One of the challenges to building a project every week is applying a finish. A lot of fine finishes require days or even longer to complete. I simply don’t have the time to wait for coats of polyurethane to dry and sand between each one.
The solution is spray lacquer which dries extremely fast (usually within a few minutes) and requires no sanding between coats. Over the years I have developed a technique that produces high quality results in a fraction of the time it takes other finishes.
The main drawback is that spray lacquer can be expensive. A can will cost between $8-$12, making it impractical for large pieces or furniture. If you have a lot of finishing to do, a spray gun and a compressor is a better purchase. I am also fond of brushing lacquer, but it is a bit trickier to apply.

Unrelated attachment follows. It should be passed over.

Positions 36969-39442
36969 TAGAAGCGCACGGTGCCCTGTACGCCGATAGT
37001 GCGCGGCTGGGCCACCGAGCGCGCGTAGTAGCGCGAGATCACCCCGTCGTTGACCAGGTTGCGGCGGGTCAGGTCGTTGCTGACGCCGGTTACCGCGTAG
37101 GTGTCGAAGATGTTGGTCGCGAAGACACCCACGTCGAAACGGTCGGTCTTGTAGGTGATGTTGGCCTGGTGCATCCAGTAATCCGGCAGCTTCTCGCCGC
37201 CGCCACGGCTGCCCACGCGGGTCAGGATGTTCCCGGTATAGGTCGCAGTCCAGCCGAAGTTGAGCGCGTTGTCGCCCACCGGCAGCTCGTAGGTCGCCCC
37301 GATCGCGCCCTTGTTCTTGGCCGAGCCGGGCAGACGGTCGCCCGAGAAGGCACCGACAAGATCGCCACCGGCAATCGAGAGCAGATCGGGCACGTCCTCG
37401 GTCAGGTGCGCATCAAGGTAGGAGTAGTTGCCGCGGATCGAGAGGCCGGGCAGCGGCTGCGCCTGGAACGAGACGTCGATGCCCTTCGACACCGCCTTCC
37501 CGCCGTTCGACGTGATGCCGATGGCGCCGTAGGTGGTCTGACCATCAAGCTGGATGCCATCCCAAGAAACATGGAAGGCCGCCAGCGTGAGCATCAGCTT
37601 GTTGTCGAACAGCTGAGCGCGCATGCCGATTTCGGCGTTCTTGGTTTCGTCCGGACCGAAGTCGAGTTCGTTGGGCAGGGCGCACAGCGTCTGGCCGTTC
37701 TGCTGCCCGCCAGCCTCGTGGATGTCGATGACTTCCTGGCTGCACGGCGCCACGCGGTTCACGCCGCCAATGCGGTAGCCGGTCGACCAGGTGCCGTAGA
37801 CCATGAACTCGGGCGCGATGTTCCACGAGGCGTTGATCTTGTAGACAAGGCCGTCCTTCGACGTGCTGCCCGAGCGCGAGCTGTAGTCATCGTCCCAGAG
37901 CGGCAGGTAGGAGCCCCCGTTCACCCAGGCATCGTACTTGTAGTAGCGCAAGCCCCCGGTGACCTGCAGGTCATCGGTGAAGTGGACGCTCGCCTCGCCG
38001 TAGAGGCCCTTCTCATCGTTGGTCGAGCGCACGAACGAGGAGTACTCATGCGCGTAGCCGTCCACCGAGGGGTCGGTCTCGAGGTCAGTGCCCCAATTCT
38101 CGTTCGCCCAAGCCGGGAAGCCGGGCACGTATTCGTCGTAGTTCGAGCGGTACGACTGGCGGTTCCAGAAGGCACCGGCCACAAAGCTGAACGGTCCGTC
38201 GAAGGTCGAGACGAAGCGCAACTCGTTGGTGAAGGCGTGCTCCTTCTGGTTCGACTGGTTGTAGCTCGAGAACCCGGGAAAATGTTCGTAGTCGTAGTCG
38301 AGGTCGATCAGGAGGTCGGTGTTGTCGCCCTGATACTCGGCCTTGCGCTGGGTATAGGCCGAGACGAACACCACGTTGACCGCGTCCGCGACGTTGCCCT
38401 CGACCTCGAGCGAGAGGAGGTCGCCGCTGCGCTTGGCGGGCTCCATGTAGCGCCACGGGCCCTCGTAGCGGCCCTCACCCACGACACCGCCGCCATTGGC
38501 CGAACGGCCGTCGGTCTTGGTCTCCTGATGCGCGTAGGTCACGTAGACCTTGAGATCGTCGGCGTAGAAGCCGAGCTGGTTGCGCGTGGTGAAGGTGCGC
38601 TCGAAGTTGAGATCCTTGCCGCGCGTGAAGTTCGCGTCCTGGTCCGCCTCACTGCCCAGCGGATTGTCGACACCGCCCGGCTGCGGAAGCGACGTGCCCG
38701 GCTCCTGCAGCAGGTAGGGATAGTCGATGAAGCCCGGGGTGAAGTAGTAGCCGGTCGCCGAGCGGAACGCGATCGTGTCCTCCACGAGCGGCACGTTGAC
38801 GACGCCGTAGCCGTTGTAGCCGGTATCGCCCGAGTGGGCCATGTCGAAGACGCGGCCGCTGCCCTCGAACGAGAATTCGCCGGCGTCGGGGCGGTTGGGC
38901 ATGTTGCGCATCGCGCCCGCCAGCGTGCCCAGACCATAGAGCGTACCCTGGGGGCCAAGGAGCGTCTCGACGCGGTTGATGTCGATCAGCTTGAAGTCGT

A lacquer finish can look too “plastic” for some projects. Tung oil or linseed oil will produce a warmer, homier result and can also be applied quickly, but they don’t offer as much protection for the wood.
The key to a fine finish
Whether you use lacquer, varnish, or polyurethane, always give it a light sanding before applying the final coat. A large part of how we perceive a finish is tactile. It needs to feel smooth. This means sanding off tiny dust particles that will inevitably settle on the finish while it is drying and give the finished piece a bumpy, gritty feel.
Since lacquer dries so quickly, dust particles are much less of a problem that other finishes. For a super-fine finish you can buff out the final coat with finishing wax. I have found that with lacquer, this is not usually necessary.